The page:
Rewatch (or catch up with) these great Neon shows returning for new seasons in ’23

 This piece is supported by

Living in the Peak TV era asks a lot of a viewer.  We’ve enlisted Dominic Corry to help distill things a little by recommending five shows with new seasons streaming soon on Neon that are worth revisiting (or indeed catching up on if you haven’t gotten around to them yet). 


Watch on Neon

In the build-up to the most recent Emmy awards, it looked like Melanie Lynskey was going to take home Outstanding Lead Actress – Drama for her spectacular performance as (the grown-up) Shauna in the first season of this zeitgeist-capturing show (which garnered five other nominations, including Outstanding Drama Series). Zendaya ended up winning for Euphoria, but I would place good money on Lynskey’s future Emmy prospects.

As simultaneously the most relatable and most inscrutable character in the show, Lynskey is delivering career-best work—which is saying something for the storied performer, whose tendency to always make interesting choices throughout her three-decade career has rendered her inarguably New Zealand’s most successful acting export ever. (I love Sam Neill, but he was born in Ireland).

Yellowjackets was an instant hit right out of the gate, a rare feat these days, thanks to both its strong performances and a juicy conceit that traverses two eras: in the ’90s, a group of high school girls is forced to make awful choices while stranded in the wilderness following a plane crash, and in the 2020s, their grown-up selves continue to struggle with those choices.

Melanie Lynskey’s recent two-episode turn in The Last of Us was a timely reminder of how great she is in season one of Yellowjackets, and it only ups the anticipation for the upcoming second season. Not only that, fellow Kiwi talent Simone Kessell, who played Princess Leia’s mother in Obi-Wan, has joined the show in season two to play the grown-up version of Lottie, a character we only saw as a teenager in season one, played by Aussie actor Courtney Eaton, whom Kessell is a great match for.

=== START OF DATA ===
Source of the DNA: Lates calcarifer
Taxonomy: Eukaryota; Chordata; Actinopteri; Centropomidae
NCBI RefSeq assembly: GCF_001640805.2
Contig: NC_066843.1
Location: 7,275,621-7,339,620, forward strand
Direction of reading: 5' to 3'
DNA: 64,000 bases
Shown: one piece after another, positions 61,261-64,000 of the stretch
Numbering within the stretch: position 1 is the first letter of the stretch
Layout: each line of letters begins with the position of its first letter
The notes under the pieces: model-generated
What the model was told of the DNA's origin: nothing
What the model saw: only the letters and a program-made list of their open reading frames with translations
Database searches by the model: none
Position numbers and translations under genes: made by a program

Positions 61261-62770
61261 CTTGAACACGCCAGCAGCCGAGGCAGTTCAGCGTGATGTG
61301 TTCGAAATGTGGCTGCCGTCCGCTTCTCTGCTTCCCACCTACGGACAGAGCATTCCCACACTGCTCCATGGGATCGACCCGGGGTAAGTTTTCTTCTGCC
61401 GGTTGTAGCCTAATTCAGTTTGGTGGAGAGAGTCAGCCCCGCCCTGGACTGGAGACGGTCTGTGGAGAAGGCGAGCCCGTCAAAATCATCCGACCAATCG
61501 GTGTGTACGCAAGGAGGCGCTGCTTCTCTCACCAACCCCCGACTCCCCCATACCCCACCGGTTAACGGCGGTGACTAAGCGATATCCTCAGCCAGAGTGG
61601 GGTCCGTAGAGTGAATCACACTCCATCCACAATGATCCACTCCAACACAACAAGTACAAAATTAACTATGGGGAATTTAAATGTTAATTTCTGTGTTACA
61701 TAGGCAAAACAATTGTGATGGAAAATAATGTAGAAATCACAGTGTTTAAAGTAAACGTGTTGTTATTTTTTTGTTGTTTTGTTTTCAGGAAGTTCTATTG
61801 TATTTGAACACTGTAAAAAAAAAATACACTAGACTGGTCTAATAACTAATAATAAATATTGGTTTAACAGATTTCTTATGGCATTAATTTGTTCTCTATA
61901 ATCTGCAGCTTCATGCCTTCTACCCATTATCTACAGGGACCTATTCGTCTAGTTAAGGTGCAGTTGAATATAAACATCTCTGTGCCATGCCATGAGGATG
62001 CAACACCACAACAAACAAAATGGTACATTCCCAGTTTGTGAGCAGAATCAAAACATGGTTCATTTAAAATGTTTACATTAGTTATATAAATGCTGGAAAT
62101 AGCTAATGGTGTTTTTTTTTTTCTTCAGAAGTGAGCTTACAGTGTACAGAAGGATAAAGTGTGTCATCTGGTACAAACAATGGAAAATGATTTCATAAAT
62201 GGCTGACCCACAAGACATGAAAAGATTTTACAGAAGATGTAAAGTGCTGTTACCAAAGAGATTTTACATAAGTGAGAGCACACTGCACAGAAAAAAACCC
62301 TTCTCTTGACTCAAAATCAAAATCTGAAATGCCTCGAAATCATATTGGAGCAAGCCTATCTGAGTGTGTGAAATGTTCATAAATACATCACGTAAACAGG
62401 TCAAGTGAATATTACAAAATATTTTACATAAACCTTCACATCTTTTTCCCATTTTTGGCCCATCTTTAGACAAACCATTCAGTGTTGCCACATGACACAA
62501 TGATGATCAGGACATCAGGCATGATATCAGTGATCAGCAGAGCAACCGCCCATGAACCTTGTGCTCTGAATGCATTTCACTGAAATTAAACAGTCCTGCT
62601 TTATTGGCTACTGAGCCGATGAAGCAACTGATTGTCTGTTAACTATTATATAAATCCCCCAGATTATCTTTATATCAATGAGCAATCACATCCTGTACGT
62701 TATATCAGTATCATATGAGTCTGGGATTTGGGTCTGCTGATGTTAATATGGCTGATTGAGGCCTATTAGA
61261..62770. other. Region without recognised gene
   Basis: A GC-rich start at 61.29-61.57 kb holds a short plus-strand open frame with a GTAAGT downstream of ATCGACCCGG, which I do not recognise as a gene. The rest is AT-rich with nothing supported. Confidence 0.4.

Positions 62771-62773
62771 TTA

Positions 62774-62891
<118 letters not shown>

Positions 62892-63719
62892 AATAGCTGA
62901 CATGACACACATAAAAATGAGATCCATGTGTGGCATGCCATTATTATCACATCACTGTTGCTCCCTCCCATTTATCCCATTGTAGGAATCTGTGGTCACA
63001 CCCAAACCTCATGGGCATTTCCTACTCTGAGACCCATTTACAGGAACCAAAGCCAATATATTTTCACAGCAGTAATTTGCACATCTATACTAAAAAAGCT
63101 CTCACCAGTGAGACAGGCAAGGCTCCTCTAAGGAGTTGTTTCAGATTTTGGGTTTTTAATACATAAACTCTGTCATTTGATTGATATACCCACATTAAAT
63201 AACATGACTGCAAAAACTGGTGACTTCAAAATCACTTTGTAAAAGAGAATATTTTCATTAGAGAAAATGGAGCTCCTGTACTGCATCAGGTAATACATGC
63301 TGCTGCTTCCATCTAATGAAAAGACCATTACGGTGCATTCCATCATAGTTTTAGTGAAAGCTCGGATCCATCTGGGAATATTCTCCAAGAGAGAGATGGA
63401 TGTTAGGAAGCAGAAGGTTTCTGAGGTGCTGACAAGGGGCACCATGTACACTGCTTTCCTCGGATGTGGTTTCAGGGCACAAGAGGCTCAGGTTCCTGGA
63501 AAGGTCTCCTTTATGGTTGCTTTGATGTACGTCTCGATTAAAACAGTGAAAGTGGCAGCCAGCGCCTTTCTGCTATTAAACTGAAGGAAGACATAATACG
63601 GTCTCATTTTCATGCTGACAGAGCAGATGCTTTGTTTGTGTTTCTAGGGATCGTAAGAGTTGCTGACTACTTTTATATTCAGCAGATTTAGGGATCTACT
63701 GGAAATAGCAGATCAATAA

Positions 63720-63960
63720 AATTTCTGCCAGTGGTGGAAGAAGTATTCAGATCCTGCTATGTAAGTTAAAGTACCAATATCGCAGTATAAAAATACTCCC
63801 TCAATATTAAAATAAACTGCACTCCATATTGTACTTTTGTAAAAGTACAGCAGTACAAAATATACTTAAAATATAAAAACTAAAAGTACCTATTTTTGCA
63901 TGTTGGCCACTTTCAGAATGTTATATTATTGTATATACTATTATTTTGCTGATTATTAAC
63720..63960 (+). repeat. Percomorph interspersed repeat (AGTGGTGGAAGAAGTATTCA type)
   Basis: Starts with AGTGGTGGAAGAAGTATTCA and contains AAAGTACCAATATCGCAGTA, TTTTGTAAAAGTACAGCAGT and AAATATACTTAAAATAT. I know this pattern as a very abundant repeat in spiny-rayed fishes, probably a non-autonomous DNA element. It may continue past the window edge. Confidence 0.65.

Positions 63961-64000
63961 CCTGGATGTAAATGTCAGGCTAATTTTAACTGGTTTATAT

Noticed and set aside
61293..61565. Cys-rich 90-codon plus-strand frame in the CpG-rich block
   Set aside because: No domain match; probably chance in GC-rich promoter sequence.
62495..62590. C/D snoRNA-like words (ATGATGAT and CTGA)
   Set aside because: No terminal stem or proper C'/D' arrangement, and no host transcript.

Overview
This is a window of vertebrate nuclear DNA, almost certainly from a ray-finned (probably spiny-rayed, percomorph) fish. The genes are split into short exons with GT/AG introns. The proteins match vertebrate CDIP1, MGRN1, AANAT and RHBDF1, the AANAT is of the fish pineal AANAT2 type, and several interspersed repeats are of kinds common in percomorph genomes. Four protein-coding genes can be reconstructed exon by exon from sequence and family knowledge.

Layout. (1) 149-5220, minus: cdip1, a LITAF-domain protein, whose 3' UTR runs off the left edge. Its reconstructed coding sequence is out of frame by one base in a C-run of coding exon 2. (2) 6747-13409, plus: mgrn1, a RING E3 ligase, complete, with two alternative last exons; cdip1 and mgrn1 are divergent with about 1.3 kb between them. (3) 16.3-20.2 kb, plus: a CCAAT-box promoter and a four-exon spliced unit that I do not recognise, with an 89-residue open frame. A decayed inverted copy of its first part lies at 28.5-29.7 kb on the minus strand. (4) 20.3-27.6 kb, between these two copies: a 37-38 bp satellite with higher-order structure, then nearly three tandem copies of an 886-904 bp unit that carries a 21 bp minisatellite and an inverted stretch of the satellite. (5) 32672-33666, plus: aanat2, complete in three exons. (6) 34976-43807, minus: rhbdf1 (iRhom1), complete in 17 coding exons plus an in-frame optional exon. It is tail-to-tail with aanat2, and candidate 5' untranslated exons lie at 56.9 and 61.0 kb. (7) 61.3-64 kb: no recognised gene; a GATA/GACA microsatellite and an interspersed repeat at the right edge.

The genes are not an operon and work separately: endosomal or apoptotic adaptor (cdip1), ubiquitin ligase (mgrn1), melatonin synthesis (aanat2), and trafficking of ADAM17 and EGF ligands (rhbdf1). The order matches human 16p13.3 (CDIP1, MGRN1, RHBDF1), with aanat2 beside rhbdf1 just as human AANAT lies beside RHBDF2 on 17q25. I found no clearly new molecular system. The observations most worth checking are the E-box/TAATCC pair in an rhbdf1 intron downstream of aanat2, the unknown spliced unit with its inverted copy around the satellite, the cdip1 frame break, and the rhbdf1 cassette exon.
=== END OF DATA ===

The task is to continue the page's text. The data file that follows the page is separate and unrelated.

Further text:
Season two of Yellowjackets is available on Neon from March 24.


Watch on Neon

Having won the Outstanding Drama Series Emmy for its second and third seasons, Succession is not just officially the best show on television, it remains one of the most talked-about. Plus as media conglomerates twist and contort through an increasingly disruptive landscape, Succession only seems more pertinent with every passing year.

Those of us who may have struggled a bit with the nihilistic core of the show, which sometimes didn’t seem to allow for any human decency whatsoever, took considerable heart from the humanity that managed to peek through as season three reached its emotional conclusion.

Seeing whether or not that emotion translates to actual ongoing compassion amongst the macro dysfunctional Roy family is an enticing prospect indeed. The trailers suggest things will be typically fraught, but as awful as they can be to each other, the characters that populate this series are always fascinating to be around. And with last week’s announcement that Succession’s upcoming fourth season will be its last, it only makes every remaining episode all the more relishable.

Season four of Succession is available on Neon from March 27.

Perry Mason

Watch on Neon

It takes a lot for a reboot of a familiar tv brand—a prestige reboot no less—to gain any traction these days, when pretty much everything is a reboot, but gain traction the new Matthew Rhys-starring Perry Mason did with its lushly produced period Los Angeles setting, dark heart, and expectation-defying structure.